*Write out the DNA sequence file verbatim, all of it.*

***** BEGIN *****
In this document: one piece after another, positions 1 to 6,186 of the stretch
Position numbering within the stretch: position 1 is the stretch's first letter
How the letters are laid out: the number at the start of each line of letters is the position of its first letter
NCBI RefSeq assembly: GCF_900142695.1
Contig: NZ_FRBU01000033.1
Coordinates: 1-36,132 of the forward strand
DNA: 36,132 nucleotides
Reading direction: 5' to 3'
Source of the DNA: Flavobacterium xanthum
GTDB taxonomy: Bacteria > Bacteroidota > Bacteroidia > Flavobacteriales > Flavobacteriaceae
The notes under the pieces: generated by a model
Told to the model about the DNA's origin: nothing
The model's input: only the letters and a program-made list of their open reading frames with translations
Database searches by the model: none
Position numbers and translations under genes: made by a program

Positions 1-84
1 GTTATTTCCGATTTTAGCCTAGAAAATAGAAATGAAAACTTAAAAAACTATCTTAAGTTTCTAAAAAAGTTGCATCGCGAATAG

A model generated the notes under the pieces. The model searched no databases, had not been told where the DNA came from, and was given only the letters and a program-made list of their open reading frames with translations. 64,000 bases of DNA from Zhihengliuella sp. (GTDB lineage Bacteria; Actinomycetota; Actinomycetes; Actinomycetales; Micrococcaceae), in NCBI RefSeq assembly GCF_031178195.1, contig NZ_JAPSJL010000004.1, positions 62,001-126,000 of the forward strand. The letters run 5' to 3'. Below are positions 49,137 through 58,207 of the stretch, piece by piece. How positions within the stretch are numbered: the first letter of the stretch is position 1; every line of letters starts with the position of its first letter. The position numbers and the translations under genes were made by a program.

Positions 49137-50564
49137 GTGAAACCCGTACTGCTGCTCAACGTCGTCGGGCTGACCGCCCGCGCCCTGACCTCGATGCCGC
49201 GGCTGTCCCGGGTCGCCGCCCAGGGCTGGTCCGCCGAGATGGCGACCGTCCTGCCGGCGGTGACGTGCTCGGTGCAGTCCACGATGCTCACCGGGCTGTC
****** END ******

In this document: one piece after another, positions 1 to 6,186 of the stretch
Position numbering within the stretch: position 1 is the stretch's first letter
How the letters are laid out: the number at the start of each line of letters is the position of its first letter
NCBI RefSeq assembly: GCF_900142695.1
Contig: NZ_FRBU01000033.1
Coordinates: 1-36,132 of the forward strand
DNA: 36,132 nucleotides
Reading direction: 5' to 3'
Source of the DNA: Flavobacterium xanthum
GTDB taxonomy: Bacteria > Bacteroidota > Bacteroidia > Flavobacteriales > Flavobacteriaceae
The notes under the pieces: generated by a model
Told to the model about the DNA's origin: nothing
The model's input: only the letters and a program-made list of their open reading frames with translations
Database searches by the model: none
Position numbers and translations under genes: made by a program

Positions 1-84
1 GTTATTTCCGATTTTAGCCTAGAAAATAGAAATGAAAACTTAAAAAACTATCTTAAGTTTCTAAAAAAGTTGCATCGCGAATAG

A model generated the notes under the pieces. The model searched no databases, had not been told where the DNA came from, and was given only the letters and a program-made list of their open reading frames with translations. 64,000 bases of DNA from Zhihengliuella sp. (GTDB lineage Bacteria; Actinomycetota; Actinomycetes; Actinomycetales; Micrococcaceae), in NCBI RefSeq assembly GCF_031178195.1, contig NZ_JAPSJL010000004.1, positions 62,001-126,000 of the forward strand. The letters run 5' to 3'. Below are positions 49,137 through 58,207 of the stretch, piece by piece. How positions within the stretch are numbered: the first letter of the stretch is position 1; every line of letters starts with the position of its first letter. The position numbers and the translations under genes were made by a program.

Positions 49137-50564
49137 GTGAAACCCGTACTGCTGCTCAACGTCGTCGGGCTGACCGCCCGCGCCCTGACCTCGATGCCGC
49201 GGCTGTCCCGGGTCGCCGCCCAGGGCTGGTCCGCCGAGATGGCGACCGTCCTGCCGGCGGTGACGTGCTCGGTGCAGTCCACGATGCTCACCGGGCTGTC